Thomas Rentmeister

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Stephan Berg: Are You Sure That the Refrigerator Light Really Goes out When You Close the Refrigerator Door?

Catalogue essay from the exhibition “Thomas Rentmeister. Objects. Food. Rooms.”, Kunstmuseum Bonn, 19.10.2011 – 05.02.2012; in Thomas Rentmeister. Objects. Food. Rooms., (cat.) Kunstmuseum Bonn and Perth Institute of Contemporary Arts, Cologne 2011, German p. 51–54, English p. 55–58, translated from German by Michael Wolfson.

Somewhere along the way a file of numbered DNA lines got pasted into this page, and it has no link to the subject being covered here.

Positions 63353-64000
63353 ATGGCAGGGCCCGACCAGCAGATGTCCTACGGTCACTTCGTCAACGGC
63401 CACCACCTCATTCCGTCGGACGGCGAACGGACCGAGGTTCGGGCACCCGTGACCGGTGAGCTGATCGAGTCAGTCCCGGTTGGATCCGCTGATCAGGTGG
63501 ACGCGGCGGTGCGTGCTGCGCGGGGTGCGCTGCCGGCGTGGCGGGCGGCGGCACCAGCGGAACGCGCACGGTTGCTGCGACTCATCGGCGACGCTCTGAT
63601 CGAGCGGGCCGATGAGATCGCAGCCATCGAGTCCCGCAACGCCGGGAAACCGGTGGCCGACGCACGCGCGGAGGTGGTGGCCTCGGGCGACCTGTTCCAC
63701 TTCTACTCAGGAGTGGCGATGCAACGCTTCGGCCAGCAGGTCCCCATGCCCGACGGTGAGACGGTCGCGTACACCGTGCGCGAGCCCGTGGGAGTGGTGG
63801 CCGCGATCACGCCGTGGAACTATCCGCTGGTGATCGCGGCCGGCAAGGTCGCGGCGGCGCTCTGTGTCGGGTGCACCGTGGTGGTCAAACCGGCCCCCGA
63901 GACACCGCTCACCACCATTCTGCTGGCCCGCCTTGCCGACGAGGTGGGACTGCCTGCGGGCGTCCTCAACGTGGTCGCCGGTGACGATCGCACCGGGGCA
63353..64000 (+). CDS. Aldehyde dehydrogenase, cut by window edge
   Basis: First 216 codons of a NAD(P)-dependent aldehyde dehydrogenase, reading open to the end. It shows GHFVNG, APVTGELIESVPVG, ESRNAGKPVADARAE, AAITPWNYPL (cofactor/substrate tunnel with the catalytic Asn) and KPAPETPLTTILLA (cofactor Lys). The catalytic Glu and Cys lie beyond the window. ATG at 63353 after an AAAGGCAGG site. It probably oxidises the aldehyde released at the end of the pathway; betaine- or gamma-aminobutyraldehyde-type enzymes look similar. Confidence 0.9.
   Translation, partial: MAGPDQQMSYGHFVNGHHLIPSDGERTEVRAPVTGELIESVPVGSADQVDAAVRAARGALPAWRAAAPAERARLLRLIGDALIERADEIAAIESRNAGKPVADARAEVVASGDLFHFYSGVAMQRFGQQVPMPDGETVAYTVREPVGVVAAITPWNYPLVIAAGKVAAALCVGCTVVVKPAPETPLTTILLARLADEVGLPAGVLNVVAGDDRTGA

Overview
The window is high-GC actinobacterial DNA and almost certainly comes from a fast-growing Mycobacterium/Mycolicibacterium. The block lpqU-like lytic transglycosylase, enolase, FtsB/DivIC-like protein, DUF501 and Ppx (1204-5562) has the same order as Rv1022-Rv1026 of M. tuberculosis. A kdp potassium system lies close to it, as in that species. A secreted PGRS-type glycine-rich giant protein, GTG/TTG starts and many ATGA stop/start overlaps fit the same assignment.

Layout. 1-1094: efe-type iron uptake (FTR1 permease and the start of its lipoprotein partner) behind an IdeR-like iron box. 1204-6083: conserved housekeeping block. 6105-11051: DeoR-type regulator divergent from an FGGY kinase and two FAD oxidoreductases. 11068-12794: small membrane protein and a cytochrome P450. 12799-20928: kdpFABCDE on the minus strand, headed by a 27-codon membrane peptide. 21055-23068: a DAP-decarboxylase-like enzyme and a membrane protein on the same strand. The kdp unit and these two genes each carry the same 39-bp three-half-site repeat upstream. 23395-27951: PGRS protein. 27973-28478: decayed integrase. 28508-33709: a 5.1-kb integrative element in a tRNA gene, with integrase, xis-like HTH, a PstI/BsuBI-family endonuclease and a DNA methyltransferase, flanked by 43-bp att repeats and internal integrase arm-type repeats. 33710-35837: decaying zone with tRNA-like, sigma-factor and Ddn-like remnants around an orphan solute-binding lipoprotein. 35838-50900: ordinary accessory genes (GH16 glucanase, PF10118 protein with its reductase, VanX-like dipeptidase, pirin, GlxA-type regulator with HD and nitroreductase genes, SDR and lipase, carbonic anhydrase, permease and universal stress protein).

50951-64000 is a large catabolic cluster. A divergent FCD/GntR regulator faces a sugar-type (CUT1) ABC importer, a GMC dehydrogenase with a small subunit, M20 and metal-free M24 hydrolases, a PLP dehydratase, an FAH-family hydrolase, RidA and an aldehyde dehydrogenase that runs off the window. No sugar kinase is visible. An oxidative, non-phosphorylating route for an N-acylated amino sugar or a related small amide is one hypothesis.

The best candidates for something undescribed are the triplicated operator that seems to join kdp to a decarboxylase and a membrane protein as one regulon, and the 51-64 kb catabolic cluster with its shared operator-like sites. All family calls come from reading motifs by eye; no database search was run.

What is one to make of this heap? Nearly circular and yet somehow sprawling everywhere, methodically ordered and layered to some extent and yet in accordance with some completely obscure criteria that make the results seem irritatingly well-considered and disorganised at the same time. A blunt conical hill consisting solely of white fabrics and substances that, however, categorically contradict the purity and abstract absoluteness we generally associate with this “non-colour”. White underwear, granulated sugar, sugar cubes, icing sugar, flour, cotton wool, polishing threads, pieces of broken Styrofoam, Styrofoam granules, washing powder, Dualite, tissues, toilet paper, Megaperls laundry detergent and Penaten baby cream are combined to form an entity that confronts us as viewers with particularly intimate and readily concealed sides of our social and physical existence in a simultaneously amusing and irritating manner. As the centrepiece of an exhibition space devoted by the Kunstmuseum Bonn to Thomas Rentmeister, this untitled piece from 2005 features a number of different aspects which altogether are important for an overall understanding of his oeuvre. For one thing this concerns Rentmeister’s systematic reflections on the elementary principles of the sculptural act. In the process, the heap represents a central manifestation form in his work. Its complementary counterpart is the cube or block which is usually produced in an additive stacking process. In its layered and simultaneously sprawling appearance, Rentmeister’s heap is a balancing act between form and formlessness. It articulates a form of processual flowing that stands in stark contrast to the stereometric severity of the “cube” while also expressing the potential of its possible decomposition at the same time. The combination of the formed decomposition of form with the non-colour white in addition to the body and consumption-oriented material mix of everyday items simultaneously indicates a reference to Minimal Art as well as a clear denial of Minimal Art’s rigid promise of absoluteness.